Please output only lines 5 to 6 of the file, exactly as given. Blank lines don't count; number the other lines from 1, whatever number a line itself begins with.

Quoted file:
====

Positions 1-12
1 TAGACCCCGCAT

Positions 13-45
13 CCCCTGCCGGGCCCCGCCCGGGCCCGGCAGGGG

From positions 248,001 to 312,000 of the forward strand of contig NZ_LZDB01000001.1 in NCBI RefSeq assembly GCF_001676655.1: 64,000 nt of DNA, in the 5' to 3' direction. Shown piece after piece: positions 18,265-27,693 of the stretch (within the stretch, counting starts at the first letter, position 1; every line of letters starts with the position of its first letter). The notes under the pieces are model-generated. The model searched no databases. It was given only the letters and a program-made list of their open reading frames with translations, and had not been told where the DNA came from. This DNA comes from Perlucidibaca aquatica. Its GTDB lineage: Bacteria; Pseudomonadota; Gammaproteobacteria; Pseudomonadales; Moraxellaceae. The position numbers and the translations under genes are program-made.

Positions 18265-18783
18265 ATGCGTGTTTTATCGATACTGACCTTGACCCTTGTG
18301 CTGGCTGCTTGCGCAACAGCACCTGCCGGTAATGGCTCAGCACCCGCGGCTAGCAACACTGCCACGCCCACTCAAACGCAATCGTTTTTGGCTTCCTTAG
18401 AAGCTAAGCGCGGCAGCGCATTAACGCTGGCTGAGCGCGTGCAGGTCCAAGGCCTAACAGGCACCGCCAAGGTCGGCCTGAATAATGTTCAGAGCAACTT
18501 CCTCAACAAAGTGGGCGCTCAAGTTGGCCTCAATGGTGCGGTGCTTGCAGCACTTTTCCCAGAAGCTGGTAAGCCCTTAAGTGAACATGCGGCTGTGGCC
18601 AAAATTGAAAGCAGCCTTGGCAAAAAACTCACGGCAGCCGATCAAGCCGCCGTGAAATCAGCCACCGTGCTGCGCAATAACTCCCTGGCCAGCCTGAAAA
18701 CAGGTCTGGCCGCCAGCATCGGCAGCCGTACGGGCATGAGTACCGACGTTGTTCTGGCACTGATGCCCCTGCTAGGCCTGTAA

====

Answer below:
From positions 248,001 to 312,000 of the forward strand of contig NZ_LZDB01000001.1 in NCBI RefSeq assembly GCF_001676655.1: 64,000 nt of DNA, in the 5' to 3' direction. Shown piece after piece: positions 18,265-27,693 of the stretch (within the stretch, counting starts at the first letter, position 1; every line of letters starts with the position of its first letter). The notes under the pieces are model-generated. The model searched no databases. It was given only the letters and a program-made list of their open reading frames with translations, and had not been told where the DNA came from. This DNA comes from Perlucidibaca aquatica. Its GTDB lineage: Bacteria; Pseudomonadota; Gammaproteobacteria; Pseudomonadales; Moraxellaceae. The position numbers and the translations under genes are program-made.

Positions 18265-18783